‘LGBTQ Landmark’: Tokyo Opens House of Olympic Prides


Tokyo (AFP)

Tokyo opened its first major community center for LGBTQ people on Sunday this month, as part of a pre-Olympic project that activists hope will tackle stigma and raise awareness of discrimination.

Pride House Tokyo is based on similar inclusive pop-up sites set up during previous Olympics, but will offer permanent meeting space and an information center, seeking to educate the public about sexual diversity and provide refuge. to people who are victims of harassment or discrimination.

Although Japan has some protections for sexual minorities, it remains the only G7 country that does not recognize same-sex unions, and many couples say they may find it difficult to rent apartments together and are even excluded from hospital visits.

These challenges mean that spaces like Pride House, set up in coordination with the organizers of the Tokyo 2020 Olympics, are badly needed in Japan, activists say.

“Japan, not just in sports circles, but society as a whole – including schools and workplaces – is not friendly towards LGBTQ people, and it is difficult to get out of it,” he said. Gon Matsunaka, who heads the project behind Pride House, told AFP.

While the center is set up in a recent Olympic tradition, the project is officially named “Pride House Tokyo Legacy,” and campaigners hope its influence will extend beyond the Games.

The place “will be a landmark that could change the landscape for LGBTQ people in Japanese society,” Matsunaka said.

The International Olympic Committee echoed hopes for a lasting legacy.

“In sport we are all equal,” IOC President Thomas Bach said in a statement on Sunday.

“We therefore welcome that Tokyo 2020 has integrated diversity and inclusion into the model of the Olympic Games,” he said, wishing “the success of Pride House Tokyo”.

– ‘Unthinkable to go out’ –

The first Pride House – inspired by the tradition of Olympic hosting centers for national teams – was launched at the Vancouver 2010 Winter Games.

Since then, temporary venues have appeared in London 2012 and Rio 2016, as well as other international sporting events like the Commonwealth Games.

In 2014, Russian authorities rejected a request to open a Pride House at the Sochi Winter Games, the organization said. Instead, remote spaces have been set up internationally to allow LGBTQ fans to come together.

Among the people involved in the creation of the Tokyo Pride House is Fumino Sugiyama, a former athlete who was on the National Women’s Fencing Team before becoming transgender.

“When I was in fencing it was unthinkable to come out into the sports community, which was particularly homophobic,” said Sugiyama, 39.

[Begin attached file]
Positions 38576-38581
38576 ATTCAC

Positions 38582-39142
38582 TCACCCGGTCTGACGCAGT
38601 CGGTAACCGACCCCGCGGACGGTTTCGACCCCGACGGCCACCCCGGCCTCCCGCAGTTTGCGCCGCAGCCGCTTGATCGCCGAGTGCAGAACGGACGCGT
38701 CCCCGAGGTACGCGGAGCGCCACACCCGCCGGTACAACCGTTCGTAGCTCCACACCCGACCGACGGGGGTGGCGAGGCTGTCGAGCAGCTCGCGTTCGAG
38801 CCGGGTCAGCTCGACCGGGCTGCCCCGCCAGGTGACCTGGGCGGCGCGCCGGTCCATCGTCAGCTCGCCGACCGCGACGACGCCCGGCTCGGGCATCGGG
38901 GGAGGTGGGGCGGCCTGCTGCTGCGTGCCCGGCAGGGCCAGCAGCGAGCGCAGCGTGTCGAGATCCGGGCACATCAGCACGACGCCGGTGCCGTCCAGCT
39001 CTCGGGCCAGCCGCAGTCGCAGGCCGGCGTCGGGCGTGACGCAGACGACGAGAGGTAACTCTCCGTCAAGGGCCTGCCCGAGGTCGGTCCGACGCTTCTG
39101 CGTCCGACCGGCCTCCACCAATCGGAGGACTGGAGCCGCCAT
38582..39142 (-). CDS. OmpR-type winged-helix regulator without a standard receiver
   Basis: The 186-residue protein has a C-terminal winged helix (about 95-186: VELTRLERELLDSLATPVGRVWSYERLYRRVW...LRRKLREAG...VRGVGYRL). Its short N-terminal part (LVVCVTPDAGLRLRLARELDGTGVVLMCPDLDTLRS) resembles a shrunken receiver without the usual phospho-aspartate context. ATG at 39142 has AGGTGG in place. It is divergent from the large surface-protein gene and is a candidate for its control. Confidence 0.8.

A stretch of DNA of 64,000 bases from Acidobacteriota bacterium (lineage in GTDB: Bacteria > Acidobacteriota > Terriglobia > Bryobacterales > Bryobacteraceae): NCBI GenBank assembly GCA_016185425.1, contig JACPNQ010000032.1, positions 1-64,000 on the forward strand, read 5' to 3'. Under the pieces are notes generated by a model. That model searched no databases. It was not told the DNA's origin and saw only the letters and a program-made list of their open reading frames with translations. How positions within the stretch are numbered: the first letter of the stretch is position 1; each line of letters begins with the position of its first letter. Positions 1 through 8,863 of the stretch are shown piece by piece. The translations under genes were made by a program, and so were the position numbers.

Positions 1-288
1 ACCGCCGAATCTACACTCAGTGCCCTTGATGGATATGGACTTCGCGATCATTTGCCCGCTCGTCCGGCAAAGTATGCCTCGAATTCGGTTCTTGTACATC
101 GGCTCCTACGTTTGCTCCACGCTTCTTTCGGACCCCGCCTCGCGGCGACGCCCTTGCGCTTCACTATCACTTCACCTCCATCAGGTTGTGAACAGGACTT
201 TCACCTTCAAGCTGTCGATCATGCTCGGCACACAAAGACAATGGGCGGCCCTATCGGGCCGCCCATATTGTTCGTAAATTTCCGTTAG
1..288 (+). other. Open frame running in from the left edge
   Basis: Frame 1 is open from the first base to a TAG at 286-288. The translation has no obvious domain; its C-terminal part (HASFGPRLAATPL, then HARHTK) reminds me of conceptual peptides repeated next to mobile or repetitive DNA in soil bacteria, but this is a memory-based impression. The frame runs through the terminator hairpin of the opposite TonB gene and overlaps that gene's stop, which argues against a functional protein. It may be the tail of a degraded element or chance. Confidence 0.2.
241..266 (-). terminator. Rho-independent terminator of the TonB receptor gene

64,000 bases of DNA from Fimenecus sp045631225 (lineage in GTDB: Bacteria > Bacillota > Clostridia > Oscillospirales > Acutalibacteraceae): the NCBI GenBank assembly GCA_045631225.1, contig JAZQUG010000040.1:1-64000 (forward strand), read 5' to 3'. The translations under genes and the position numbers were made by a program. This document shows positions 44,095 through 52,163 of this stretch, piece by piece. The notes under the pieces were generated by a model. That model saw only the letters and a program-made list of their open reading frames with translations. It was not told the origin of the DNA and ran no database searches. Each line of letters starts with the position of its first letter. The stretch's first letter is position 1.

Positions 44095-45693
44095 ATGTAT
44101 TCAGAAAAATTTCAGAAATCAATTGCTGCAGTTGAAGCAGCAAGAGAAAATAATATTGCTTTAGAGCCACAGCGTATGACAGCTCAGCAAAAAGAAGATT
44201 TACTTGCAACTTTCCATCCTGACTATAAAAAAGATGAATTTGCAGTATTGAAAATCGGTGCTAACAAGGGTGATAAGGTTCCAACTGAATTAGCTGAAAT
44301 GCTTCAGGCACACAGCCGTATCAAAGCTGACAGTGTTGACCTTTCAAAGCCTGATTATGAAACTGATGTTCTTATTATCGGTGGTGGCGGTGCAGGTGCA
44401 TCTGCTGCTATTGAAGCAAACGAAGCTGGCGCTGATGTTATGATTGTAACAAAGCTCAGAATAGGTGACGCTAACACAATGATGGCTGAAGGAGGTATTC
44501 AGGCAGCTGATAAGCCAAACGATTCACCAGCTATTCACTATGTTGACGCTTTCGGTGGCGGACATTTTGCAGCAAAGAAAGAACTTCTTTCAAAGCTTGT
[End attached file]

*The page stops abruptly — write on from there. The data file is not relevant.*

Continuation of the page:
“I faced a dilemma between trying to do the sport I love, where I can’t be myself, or trying to be myself and having to stop fencing,” he said. he declares.

While there are now several openly gay top athletes around the world, from American women’s football star Megan Rapinoe to British Olympic diver Tom Daley, “not a single top athlete has come out” in Japan, did he declare.

Some local governments, employers and universities in Japan have taken gradual steps in recent years to expand protections for lesbian, gay, bisexual and transgender citizens.

In some cities, local districts recognize same-sex partnerships and some employers and universities have specific protections against discrimination.

– ‘A growing number of allies’ –

“Society has changed a lot, with a growing number of allies,” Sugiyama said.

“But there remains the fundamental question of the absence of a legal system to guarantee LGBTQ rights in Japan, for example the right to marry. ”

There is no widespread religious stigma against homosexuality in Japan, and some popular celebrities and television personalities are openly gay.

And activists recently launched several legal challenges aimed at expanding community rights, including lawsuits last year accusing the government of discrimination for failing to recognize same-sex unions.

But success is not guaranteed.

In 2019, the Supreme Court upheld strict rules on sex reassignment on legal documents, including a requirement that a transgender person have no reproductive capacity, which can effectively force some people to undergo sterilization. to edit their documents.

Sugiyama said it would be important for Pride House in Tokyo’s bustling Shinjuku district which has a well-known gay district to remain open beyond the Olympics.

“LGBTQ people face a variety of issues,” he said. “Young and old, 24 hours a day, 365 days a year. “


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